Wednesday, June 30, 2010

Tuba-Playing Tiger

By around the third grade, children should be reading well enough to understand what is going on in a story, rather than just being able to sound out the words and sentences. They should be reading to learn instead of learning to read.  Even at a young age, children can begin to develop these narrative skills.  Try choosing a picture book with a simple plot and asking both “what” and “why” questions about the story. Use “why” questions to involve the child in the story and to discuss more abstract concepts like feelings.

An example:
Yesterday I  read an old favorite, Tiger Can’t Sleep, to a storytime group on the lawn at School House Park. I asked the children if they thought the boy in the story was upset with the ball-bouncing, tuba-playing, cart-wheeling tiger in his closet for keeping him up at night. A boy near the front replied, “No, I have a tiger in my closet and we get along fine!”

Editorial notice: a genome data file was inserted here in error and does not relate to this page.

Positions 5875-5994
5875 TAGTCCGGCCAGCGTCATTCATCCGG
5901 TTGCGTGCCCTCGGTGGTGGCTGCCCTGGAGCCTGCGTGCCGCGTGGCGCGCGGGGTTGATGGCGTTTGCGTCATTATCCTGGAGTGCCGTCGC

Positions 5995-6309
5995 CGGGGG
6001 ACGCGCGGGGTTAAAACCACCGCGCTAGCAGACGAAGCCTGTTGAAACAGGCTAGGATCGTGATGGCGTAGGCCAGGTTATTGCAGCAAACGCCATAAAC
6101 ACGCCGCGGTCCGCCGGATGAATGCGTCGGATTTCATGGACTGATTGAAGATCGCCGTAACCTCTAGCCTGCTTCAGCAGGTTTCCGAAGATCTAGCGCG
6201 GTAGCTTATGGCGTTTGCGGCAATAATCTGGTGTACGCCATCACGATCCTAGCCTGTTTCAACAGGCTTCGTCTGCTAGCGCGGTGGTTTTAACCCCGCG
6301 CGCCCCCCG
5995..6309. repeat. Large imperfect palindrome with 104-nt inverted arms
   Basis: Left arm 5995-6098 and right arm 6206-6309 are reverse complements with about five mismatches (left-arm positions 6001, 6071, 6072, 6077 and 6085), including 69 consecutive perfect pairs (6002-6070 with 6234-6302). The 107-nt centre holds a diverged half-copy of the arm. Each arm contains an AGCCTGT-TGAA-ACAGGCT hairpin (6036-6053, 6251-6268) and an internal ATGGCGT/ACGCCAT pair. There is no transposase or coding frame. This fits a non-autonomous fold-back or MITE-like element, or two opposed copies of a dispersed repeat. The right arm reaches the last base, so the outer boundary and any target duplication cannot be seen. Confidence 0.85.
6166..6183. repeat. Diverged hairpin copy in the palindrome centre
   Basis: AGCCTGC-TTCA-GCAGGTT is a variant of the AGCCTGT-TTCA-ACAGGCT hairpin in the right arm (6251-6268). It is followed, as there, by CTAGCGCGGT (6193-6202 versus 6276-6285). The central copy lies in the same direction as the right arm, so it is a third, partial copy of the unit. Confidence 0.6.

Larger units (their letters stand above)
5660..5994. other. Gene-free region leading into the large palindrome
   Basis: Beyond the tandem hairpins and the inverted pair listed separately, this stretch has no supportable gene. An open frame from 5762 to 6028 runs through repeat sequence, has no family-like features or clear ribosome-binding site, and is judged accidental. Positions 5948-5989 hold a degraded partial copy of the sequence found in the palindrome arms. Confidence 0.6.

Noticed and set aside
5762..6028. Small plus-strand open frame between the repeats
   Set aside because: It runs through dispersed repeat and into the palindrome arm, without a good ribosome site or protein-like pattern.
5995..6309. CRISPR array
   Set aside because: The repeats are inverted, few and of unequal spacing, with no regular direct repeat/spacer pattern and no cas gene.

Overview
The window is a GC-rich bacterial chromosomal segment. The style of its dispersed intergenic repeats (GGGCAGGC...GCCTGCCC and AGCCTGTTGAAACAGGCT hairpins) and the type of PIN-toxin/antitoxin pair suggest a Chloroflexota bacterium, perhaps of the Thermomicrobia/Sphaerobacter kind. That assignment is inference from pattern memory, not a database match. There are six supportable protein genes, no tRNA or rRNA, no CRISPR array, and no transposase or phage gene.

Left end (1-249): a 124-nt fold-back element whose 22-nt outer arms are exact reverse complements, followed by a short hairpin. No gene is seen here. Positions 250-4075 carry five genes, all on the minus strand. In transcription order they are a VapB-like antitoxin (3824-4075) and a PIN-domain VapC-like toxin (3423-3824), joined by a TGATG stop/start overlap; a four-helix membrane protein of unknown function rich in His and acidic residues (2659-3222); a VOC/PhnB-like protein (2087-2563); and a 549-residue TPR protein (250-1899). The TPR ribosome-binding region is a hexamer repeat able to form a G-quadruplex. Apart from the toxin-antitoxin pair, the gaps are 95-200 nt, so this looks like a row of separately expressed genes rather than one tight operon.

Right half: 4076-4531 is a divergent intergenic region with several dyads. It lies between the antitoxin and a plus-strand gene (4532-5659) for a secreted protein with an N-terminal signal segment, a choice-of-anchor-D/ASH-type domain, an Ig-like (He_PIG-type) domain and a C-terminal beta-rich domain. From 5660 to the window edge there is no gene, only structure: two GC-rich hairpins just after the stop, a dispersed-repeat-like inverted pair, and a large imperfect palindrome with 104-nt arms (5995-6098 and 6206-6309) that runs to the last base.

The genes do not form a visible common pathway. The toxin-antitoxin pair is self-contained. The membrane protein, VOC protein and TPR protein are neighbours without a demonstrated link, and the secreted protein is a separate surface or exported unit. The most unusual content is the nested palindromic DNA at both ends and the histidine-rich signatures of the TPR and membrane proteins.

We all giggled a bit, but his response is a good example of a very effective tool for reading comprehension.  He was relating the story to his own life by involving his imagination, ultimately enabling him to better understand what was going on. I told him that I also like imaginary tigers.  Much better than real ones, in fact. Especially if one happens to be in my closet playing the tuba and preventing me from getting any shut-eye.

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